James Earl Carter Jr., the 39th president of the United States, was born on Oct. 1, 1924 in the tiny town of Plains, Ga. His father, James Sr., was a farmer and businessman, and his mother, Lillian Gordy Carter, was a registered nurse.
Jimmy, as he is more popularly known, was educated in the public school of Plains, attended Georgia Southwestern College and the Georgia Institute of Technology, and received a bachelor of science degree from the United States Naval Academy in 1946. On July 7 of that year, he married his childhood sweetheart, Rosalynn Smith of Plains.
In the Navy, he became a submariner, serving in both the Atlantic and Pacific fleets and rising to the rank of lieutenant. When his father died in 1953, he resigned his naval commission and returned with his family to Georgia. He took over the Carter farms, and he and Rosalynn operated Carter's Warehouse, a general-purpose seed and farm supply company located in Plains.
In 1962 he entered politics, winning election to the Georgia Senate, before becoming Georgia's 76th governor on Jan. 12, 1971. Jimmy Carter was inaugurated president of the United States on Jan. 20, 1977. Significant foreign policy accomplishments of his administration included the Panama Canal treaties, the Camp David Accords, the treaty of peace between Egypt and Israel, the SALT II treaty with the Soviet Union, and the establishment of U.S. diplomatic relations with the People's Republic of China.
On the domestic side, the administration's achievements included a comprehensive energy program conducted by a new Department of Energy; deregulation in energy, transportation, communications, and finance; major educational programs under a new Department of Education; and major environmental protection legislation, including the Alaska National Interest Lands Conservation Act. While in office, he also championed human rights throughout the world.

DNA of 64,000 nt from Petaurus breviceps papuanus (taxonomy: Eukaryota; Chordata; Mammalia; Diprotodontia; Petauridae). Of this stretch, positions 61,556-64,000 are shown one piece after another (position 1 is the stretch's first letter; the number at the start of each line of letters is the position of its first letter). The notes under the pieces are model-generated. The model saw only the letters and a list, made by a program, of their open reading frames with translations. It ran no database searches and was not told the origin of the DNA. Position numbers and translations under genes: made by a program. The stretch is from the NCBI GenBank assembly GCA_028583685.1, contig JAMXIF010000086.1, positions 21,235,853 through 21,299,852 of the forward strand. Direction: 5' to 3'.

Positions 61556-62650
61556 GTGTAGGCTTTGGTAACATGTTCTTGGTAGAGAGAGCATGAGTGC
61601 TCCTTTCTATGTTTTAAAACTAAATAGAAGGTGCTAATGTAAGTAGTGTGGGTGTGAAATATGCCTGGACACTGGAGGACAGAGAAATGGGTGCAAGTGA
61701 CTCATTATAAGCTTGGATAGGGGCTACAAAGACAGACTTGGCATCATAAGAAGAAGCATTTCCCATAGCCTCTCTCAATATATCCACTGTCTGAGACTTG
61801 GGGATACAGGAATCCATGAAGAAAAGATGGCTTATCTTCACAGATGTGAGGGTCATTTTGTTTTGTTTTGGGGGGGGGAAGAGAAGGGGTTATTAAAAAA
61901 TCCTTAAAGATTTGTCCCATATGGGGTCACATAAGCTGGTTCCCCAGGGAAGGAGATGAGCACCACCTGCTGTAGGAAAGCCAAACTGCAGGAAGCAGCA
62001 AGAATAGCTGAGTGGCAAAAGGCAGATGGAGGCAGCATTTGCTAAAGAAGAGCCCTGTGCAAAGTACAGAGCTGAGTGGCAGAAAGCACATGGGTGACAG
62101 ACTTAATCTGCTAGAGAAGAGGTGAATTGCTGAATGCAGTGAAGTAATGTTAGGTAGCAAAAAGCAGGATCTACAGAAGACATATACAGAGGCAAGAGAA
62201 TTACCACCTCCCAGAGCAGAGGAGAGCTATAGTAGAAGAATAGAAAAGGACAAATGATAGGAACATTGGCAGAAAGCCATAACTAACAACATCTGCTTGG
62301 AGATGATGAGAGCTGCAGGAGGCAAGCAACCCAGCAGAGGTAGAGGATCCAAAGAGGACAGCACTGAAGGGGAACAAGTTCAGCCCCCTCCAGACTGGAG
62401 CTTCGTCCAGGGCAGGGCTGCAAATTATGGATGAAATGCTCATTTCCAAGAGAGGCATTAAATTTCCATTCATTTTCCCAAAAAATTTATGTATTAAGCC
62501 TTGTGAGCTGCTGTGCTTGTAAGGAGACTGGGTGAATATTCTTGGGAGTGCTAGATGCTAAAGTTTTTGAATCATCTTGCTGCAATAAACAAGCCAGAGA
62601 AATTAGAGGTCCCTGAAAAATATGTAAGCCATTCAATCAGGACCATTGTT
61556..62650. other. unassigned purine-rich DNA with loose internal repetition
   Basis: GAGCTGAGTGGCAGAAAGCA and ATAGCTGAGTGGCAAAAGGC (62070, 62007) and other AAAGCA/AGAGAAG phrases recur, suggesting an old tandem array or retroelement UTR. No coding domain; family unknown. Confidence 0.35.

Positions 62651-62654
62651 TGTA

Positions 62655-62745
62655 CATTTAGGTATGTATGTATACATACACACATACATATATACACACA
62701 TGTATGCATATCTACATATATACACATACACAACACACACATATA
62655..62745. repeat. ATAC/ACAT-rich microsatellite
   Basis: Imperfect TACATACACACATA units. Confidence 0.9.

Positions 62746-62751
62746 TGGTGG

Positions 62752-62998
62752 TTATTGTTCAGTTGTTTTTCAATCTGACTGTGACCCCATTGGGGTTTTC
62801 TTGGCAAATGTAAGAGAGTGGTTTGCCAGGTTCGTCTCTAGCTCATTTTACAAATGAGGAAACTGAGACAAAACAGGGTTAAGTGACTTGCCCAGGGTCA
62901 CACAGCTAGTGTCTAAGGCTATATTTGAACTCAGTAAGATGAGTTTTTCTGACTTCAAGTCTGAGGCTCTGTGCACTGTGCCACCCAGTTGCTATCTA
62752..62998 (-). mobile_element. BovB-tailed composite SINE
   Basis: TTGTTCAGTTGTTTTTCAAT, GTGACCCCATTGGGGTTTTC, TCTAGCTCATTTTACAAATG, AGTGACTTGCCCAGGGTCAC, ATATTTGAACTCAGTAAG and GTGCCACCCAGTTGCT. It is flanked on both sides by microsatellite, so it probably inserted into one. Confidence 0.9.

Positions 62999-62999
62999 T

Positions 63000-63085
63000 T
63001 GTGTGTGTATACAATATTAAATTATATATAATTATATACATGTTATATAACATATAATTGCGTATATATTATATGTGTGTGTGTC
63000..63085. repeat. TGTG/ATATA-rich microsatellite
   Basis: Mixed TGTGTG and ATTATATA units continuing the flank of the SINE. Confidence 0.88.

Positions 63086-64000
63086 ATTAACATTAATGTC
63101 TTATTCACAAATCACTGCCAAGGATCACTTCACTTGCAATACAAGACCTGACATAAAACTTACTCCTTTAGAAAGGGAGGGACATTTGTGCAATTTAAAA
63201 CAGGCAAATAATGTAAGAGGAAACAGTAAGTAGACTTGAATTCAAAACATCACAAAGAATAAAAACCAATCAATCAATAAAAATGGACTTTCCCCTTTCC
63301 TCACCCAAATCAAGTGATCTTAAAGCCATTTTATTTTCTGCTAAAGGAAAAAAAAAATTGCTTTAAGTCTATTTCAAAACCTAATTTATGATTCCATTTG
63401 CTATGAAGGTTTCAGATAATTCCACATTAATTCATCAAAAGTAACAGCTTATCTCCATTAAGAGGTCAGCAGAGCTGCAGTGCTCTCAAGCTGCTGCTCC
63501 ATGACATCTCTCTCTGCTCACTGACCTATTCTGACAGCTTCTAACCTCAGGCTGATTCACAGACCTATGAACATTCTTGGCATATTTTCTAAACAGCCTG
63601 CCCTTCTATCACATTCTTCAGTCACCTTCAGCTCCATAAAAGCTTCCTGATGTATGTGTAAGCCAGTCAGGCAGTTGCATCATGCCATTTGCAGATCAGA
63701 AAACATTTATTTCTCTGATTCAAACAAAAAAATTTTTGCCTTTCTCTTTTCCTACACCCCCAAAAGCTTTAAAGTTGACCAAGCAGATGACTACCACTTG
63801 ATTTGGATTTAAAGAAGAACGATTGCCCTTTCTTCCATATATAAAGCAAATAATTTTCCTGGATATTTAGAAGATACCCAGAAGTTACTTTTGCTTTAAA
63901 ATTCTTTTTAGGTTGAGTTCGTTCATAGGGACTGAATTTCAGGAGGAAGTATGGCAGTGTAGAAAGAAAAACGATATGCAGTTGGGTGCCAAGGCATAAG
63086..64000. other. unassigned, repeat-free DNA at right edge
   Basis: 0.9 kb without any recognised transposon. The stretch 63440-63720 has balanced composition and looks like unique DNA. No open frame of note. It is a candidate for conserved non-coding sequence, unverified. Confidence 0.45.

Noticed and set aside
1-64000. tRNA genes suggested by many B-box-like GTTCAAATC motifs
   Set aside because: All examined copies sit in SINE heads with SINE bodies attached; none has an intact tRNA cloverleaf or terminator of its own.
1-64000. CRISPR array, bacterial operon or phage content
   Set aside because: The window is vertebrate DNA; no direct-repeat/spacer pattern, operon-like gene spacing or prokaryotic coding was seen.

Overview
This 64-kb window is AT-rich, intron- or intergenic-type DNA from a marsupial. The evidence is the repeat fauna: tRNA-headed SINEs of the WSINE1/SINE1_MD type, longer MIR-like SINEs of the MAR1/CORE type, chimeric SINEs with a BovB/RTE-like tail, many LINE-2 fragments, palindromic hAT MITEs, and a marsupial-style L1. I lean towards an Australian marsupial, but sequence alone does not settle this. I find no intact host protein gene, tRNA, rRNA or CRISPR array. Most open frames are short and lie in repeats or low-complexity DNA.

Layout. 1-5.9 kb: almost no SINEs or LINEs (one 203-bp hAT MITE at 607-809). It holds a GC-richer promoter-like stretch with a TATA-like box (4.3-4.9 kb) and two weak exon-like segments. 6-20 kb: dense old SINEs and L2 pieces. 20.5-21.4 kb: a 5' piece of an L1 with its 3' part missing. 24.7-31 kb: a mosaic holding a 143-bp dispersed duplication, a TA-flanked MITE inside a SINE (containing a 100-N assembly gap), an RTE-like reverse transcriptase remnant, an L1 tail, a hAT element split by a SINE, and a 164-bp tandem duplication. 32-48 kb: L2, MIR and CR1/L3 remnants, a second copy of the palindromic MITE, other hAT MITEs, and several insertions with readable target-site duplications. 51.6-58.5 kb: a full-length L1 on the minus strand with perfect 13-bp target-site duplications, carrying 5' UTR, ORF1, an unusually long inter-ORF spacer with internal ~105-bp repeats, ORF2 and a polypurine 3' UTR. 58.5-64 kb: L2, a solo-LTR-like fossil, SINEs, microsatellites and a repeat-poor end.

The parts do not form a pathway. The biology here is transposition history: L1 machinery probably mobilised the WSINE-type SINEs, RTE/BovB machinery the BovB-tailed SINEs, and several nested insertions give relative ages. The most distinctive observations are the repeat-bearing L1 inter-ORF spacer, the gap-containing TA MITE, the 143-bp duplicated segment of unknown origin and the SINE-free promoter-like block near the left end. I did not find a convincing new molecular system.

In 1982, he became university distinguished professor at Emory University in Atlanta, Ga., and founded The Carter Center to engage in conflict mediation all over the world. In 2002, Carter was awarded the Nobel Peace Prize "for his decades of untiring effort to find peaceful solutions to international conflicts, to advance democracy and human rights, and to promote economic and social development." The author of 25 books, here, he talks about his latest, NIV Lessons from Life Bible.
KW: Editor/legist Patricia Turnier asks: What message do you think people will take away from the Lessons from Life Bible?
JC: I think that what people will get out of these comments in the Bible, and also out of my previous book [Through the Year with Jimmy Carter: 366 Daily Meditations from the 39th President] is how pertinent, how important and how applicable the ancient texts are to our modern-day life. That’s what I try to emphasize in all my Sunday school lessons when I teach at Maranatha Baptist Church. So, I think the main message to remember is that we must accommodate changing times while clinging to unchanging moral values. That’s why I say the aim is to apply the text to modern-day life.
KW: Leon Marquis says: You have done more good after leaving office than any other United States president, from traveling the world, to certifying free and open elections, to working with Habitat for Humanity, to traveling to North Korea. You have become the "Soul of American Diplomacy." My question is: Why can't the other ex-presidents get it right?